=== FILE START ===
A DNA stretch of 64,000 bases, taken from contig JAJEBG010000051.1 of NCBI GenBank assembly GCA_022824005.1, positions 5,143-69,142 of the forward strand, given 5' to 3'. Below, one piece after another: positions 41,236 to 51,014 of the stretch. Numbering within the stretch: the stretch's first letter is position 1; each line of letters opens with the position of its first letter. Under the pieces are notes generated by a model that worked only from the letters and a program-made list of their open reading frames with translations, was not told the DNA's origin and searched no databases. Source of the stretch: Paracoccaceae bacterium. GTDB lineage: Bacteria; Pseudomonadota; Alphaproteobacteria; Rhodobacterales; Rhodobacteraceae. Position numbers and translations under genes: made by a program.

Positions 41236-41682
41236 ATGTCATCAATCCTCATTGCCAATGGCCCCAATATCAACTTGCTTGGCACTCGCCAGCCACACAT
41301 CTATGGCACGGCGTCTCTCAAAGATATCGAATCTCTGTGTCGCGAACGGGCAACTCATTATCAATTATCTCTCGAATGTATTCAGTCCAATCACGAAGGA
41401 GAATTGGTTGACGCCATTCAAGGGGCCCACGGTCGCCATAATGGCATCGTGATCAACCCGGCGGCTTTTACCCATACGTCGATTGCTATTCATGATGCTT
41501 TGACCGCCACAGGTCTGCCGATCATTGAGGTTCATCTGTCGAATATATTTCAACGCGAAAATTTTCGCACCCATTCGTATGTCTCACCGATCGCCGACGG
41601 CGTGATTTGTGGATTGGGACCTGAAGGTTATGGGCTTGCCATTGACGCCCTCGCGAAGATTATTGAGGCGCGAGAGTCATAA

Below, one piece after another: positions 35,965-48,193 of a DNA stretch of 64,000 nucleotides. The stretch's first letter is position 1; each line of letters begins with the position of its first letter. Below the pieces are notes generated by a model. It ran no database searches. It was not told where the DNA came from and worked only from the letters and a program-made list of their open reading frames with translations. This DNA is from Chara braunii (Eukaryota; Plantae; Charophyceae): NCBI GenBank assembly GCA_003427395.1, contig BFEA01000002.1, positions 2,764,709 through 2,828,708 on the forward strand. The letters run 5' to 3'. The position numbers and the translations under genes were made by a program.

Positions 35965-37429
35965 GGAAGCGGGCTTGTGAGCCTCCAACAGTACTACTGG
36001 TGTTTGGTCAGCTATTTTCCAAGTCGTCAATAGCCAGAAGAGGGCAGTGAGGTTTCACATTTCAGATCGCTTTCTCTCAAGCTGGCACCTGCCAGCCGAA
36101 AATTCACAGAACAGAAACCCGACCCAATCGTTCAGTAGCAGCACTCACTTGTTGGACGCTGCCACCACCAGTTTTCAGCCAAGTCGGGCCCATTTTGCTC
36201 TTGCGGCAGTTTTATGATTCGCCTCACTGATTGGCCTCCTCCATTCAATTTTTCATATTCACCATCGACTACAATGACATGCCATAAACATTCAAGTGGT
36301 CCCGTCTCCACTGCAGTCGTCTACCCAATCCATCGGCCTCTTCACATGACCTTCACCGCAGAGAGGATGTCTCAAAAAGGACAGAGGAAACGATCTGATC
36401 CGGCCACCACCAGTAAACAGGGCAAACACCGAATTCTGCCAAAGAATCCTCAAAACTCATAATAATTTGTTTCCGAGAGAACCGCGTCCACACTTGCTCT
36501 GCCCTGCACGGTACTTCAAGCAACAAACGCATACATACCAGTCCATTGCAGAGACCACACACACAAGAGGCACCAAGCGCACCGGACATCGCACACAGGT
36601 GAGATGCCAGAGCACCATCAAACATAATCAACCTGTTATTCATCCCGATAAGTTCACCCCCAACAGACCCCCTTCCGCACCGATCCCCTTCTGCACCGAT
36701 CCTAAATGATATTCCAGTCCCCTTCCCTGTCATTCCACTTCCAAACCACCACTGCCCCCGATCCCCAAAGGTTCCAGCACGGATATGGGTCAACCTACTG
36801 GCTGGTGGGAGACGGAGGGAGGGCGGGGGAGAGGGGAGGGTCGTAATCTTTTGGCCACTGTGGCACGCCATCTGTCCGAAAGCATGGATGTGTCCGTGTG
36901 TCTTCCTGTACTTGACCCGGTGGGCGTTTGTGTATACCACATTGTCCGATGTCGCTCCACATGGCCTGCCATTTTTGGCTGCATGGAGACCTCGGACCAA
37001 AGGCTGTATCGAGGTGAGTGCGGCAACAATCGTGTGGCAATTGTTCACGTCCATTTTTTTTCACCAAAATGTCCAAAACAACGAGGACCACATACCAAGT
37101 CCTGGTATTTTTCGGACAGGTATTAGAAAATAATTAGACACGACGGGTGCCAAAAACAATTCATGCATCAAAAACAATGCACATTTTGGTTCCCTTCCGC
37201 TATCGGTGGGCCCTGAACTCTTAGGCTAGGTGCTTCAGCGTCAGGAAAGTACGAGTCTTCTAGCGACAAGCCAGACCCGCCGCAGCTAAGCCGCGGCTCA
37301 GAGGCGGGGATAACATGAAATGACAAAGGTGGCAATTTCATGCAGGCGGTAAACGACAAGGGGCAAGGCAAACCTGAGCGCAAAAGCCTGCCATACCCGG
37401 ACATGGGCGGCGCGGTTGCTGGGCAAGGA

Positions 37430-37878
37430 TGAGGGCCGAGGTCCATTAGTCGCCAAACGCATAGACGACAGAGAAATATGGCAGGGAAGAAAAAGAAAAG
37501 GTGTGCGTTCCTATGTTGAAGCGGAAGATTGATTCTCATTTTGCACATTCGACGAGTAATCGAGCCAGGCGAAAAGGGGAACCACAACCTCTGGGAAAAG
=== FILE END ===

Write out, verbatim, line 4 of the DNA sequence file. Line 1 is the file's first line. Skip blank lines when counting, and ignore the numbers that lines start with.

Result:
41301 CTATGGCACGGCGTCTCTCAAAGATATCGAATCTCTGTGTCGCGAACGGGCAACTCATTATCAATTATCTCTCGAATGTATTCAGTCCAATCACGAAGGA